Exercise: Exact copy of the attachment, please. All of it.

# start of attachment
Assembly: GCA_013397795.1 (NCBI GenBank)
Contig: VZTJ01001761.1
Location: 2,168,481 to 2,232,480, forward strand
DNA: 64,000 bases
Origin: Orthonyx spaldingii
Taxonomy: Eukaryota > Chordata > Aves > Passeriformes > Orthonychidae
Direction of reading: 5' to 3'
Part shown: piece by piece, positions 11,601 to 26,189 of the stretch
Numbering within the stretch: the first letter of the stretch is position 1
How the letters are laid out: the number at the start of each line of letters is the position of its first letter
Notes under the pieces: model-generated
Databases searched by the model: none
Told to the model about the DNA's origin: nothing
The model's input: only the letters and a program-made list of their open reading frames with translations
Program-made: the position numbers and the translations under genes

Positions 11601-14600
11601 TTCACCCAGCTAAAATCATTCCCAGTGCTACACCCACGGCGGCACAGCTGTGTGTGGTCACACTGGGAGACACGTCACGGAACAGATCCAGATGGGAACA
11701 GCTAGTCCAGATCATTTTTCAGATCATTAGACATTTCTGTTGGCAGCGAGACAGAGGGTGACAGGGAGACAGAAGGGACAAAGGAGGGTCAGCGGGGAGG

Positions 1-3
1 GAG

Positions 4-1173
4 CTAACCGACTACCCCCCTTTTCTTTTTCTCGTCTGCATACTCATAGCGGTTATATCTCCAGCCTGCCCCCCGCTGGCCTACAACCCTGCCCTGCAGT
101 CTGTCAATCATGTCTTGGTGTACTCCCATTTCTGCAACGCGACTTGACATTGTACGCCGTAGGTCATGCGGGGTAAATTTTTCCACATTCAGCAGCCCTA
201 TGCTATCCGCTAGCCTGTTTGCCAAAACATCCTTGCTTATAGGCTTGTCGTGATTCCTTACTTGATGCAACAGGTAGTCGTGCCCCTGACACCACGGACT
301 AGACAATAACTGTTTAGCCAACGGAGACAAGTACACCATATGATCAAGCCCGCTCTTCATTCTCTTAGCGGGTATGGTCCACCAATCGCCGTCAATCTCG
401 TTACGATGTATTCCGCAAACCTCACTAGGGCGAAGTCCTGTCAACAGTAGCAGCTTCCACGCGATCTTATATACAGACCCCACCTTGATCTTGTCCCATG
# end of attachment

Assembly: GCA_013397795.1 (NCBI GenBank)
Contig: VZTJ01001761.1
Location: 2,168,481 to 2,232,480, forward strand
DNA: 64,000 bases
Origin: Orthonyx spaldingii
Taxonomy: Eukaryota > Chordata > Aves > Passeriformes > Orthonychidae
Direction of reading: 5' to 3'
Part shown: piece by piece, positions 11,601 to 26,189 of the stretch
Numbering within the stretch: the first letter of the stretch is position 1
How the letters are laid out: the number at the start of each line of letters is the position of its first letter
Notes under the pieces: model-generated
Databases searched by the model: none
Told to the model about the DNA's origin: nothing
The model's input: only the letters and a program-made list of their open reading frames with translations
Program-made: the position numbers and the translations under genes

Positions 11601-14600
11601 TTCACCCAGCTAAAATCATTCCCAGTGCTACACCCACGGCGGCACAGCTGTGTGTGGTCACACTGGGAGACACGTCACGGAACAGATCCAGATGGGAACA
11701 GCTAGTCCAGATCATTTTTCAGATCATTAGACATTTCTGTTGGCAGCGAGACAGAGGGTGACAGGGAGACAGAAGGGACAAAGGAGGGTCAGCGGGGAGG

Positions 1-3
1 GAG

Positions 4-1173
4 CTAACCGACTACCCCCCTTTTCTTTTTCTCGTCTGCATACTCATAGCGGTTATATCTCCAGCCTGCCCCCCGCTGGCCTACAACCCTGCCCTGCAGT
101 CTGTCAATCATGTCTTGGTGTACTCCCATTTCTGCAACGCGACTTGACATTGTACGCCGTAGGTCATGCGGGGTAAATTTTTCCACATTCAGCAGCCCTA
201 TGCTATCCGCTAGCCTGTTTGCCAAAACATCCTTGCTTATAGGCTTGTCGTGATTCCTTACTTGATGCAACAGGTAGTCGTGCCCCTGACACCACGGACT
301 AGACAATAACTGTTTAGCCAACGGAGACAAGTACACCATATGATCAAGCCCGCTCTTCATTCTCTTAGCGGGTATGGTCCACCAATCGCCGTCAATCTCG
401 TTACGATGTATTCCGCAAACCTCACTAGGGCGAAGTCCTGTCAACAGTAGCAGCTTCCACGCGATCTTATATACAGACCCCACCTTGATCTTGTCCCATG